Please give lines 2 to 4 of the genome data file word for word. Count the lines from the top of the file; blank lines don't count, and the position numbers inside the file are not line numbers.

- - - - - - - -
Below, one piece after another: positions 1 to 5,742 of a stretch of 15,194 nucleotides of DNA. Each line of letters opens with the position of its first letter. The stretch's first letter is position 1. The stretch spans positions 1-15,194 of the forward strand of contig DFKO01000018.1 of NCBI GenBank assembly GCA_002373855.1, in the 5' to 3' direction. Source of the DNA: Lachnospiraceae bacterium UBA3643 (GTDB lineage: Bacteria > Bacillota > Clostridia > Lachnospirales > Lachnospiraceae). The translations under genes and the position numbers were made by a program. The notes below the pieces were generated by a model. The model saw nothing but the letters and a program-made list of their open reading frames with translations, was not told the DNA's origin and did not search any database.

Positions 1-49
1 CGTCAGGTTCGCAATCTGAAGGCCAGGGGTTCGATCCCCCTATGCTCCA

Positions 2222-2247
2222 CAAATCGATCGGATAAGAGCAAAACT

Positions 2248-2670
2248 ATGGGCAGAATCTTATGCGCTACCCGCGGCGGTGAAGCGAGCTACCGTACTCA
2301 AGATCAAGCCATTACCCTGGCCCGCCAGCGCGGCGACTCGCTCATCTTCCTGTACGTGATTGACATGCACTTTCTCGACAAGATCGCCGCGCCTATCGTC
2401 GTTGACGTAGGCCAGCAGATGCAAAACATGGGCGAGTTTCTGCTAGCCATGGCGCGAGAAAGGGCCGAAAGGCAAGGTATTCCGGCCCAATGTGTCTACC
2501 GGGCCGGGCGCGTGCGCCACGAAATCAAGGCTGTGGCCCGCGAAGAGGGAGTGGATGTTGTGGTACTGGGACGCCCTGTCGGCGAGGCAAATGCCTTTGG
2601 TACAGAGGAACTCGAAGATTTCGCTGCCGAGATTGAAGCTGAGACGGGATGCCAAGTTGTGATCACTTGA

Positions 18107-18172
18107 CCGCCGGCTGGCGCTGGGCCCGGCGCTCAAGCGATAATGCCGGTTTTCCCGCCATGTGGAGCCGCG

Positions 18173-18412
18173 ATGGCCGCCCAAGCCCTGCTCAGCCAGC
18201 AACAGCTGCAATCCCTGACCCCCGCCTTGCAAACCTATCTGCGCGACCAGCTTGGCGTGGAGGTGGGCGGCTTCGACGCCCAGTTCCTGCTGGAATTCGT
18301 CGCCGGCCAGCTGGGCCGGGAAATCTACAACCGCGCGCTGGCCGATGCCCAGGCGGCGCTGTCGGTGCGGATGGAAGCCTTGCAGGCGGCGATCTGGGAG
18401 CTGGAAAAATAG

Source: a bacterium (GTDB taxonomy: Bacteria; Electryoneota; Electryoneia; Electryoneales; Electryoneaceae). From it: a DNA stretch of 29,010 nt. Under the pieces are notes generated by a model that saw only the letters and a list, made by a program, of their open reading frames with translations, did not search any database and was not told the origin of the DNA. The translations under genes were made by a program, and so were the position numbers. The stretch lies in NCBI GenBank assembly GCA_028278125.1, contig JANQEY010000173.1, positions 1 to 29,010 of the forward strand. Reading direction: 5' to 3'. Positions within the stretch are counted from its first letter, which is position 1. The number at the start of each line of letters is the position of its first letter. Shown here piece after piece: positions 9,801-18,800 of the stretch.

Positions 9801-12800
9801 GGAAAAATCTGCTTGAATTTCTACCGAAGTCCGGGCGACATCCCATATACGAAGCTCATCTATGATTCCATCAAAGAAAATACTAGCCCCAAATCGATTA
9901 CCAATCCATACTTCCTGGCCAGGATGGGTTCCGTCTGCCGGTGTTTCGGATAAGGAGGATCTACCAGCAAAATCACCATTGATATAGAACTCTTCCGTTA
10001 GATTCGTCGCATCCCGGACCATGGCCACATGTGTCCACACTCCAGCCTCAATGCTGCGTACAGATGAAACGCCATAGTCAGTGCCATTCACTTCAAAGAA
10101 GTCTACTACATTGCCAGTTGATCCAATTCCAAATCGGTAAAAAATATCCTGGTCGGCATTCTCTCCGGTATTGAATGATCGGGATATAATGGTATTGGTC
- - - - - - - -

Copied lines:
Positions 1-49
1 CGTCAGGTTCGCAATCTGAAGGCCAGGGGTTCGATCCCCCTATGCTCCA

Positions 2222-2247